• The programs: Book Supply, Book Buzz and Community Identified Projects ensure that books are relevant to community activities. Special projects promote writing and translating of books for communities; author workshops encourage children’s own writing. Programs are endorsed by responses from “the grass roots”.
• By working efficiently with partners, publishers and booksellers to access books; and local communities and like-minded organizations within communities to use the books, ILF achieves maximum value for its resources.
• A distinctive feature of ILF, and a point of difference, is collaboration with remote Indigenous communities aimed at increasing community decision making and ownership of programs, thus building long term sustainability, while contributing to community capacity building.
• Partnership with key people and services in communities is a “grass roots” approach that minimizes top-down management and increases responsiveness to local circumstances. Activities with partners range from books to extend the resources of the 21 Indigenous Knowledge Centres in North Queensland and Torres Strait Islands; and supply of books to remote family support services, schools and playgroups for sharing with families.
• ILF programs are not imposed on communities. Resources are provided to be used in communities in ways that best suit community circumstances. This “no strings attached” approach has resulted in varied and imaginative local strategies: Yakanarra community school, WA has established a thriving school-community shared library; In the Roper Gulf Shire a varied range of books provided in aged care facilities provide enjoyment for adults and promote interactions with visiting children; in playgroups across several states parents and children enjoy storytime together, building a foundation for literacy learning at school; and at Warburton, WA, at community request, books are translated into local language by playgroup mothers.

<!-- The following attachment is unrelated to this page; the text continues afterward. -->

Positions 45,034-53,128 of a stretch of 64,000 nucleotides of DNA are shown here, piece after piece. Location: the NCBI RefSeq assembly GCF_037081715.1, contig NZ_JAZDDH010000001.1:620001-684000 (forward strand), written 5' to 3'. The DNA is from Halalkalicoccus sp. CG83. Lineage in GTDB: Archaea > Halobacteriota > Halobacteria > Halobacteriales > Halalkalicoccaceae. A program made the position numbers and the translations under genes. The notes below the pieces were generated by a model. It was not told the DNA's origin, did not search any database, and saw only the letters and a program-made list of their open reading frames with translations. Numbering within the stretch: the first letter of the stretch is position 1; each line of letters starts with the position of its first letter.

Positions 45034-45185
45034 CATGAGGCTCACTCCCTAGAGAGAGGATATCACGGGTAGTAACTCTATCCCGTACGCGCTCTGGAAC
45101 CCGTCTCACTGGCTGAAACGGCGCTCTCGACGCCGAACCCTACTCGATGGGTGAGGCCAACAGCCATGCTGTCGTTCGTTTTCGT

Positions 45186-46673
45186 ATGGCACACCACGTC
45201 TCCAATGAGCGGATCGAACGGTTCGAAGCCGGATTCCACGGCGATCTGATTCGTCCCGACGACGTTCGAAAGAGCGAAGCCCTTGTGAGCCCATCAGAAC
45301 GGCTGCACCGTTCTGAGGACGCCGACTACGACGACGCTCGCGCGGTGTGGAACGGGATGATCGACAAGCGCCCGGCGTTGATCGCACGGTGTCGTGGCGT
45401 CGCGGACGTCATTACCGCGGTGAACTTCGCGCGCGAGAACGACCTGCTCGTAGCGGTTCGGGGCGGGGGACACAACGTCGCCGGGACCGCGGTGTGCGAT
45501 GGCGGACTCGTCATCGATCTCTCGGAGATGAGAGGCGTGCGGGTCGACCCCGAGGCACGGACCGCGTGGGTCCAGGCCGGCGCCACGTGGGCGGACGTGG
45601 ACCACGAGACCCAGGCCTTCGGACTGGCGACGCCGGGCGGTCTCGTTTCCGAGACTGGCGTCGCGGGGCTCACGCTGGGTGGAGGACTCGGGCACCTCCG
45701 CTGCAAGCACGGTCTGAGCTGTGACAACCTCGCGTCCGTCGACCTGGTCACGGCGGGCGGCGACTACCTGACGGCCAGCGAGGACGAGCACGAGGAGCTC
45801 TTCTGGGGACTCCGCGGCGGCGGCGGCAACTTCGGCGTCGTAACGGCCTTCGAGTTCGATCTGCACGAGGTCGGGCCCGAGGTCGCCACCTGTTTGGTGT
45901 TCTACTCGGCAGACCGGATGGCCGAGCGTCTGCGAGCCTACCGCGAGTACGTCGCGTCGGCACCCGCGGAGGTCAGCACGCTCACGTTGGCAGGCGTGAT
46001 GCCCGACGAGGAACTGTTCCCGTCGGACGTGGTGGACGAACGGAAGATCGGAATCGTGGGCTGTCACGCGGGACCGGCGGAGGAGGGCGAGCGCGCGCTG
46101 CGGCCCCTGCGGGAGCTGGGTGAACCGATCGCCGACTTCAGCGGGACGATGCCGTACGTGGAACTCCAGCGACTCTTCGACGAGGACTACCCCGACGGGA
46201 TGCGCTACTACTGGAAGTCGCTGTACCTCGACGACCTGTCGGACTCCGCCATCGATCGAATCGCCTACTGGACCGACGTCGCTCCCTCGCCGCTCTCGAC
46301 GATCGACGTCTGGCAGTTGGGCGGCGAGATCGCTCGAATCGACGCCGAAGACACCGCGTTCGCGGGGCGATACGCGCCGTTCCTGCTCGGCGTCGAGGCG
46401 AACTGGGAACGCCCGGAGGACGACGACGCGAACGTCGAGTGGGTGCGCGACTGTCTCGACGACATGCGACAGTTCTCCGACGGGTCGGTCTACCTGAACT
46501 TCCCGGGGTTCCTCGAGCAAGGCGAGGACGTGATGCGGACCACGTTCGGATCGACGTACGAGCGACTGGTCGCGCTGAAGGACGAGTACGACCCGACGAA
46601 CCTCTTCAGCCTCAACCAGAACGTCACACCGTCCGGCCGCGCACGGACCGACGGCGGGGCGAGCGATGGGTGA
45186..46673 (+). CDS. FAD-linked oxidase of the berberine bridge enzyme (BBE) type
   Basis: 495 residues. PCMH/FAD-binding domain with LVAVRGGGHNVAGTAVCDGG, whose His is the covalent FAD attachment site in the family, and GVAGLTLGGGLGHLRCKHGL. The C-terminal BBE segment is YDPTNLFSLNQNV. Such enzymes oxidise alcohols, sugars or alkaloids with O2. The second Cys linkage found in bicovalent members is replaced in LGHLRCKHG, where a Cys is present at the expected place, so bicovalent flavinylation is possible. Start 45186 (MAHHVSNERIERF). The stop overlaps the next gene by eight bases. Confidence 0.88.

• A key strength of ILF programs is the quality of books in the various booklists providing resources for babies to elderly people. The book selection panel represents an impressive aggregation of expertise in publishing, education, and resourcing, that results in lists of high quality books selected from the most recent lists of Australian publishers. Criteria for selection prioritise Indigenous characters and content, Indigenous authorship, interest and appeal for readers from young children to adults, and high quality in both literary and production standards.
• The appropriateness of the booklists is evident in the enthusiastic and positive responses from communities – “a child gets excited about the different animals in the possum and wattle book - that is priceless”; “children have access to books to take home that they wouldn’t normally have”; books give readers “a clear perspective of their heritage and who they are today”.
• Achieving the goals of ILF is a long-term project that demands commitment and being in it “for the long haul”.
• Fund raising activities that capture the enthusiasm and commitment of the wider Australian public carry a clear message of awareness-raising and reconciliation. Children in schools participating in the Great Book Swap clearly get the message. This message is also taken up by volunteers who offer their skills to work with ILF.
For further information please contact Karen Williams (02) 96982884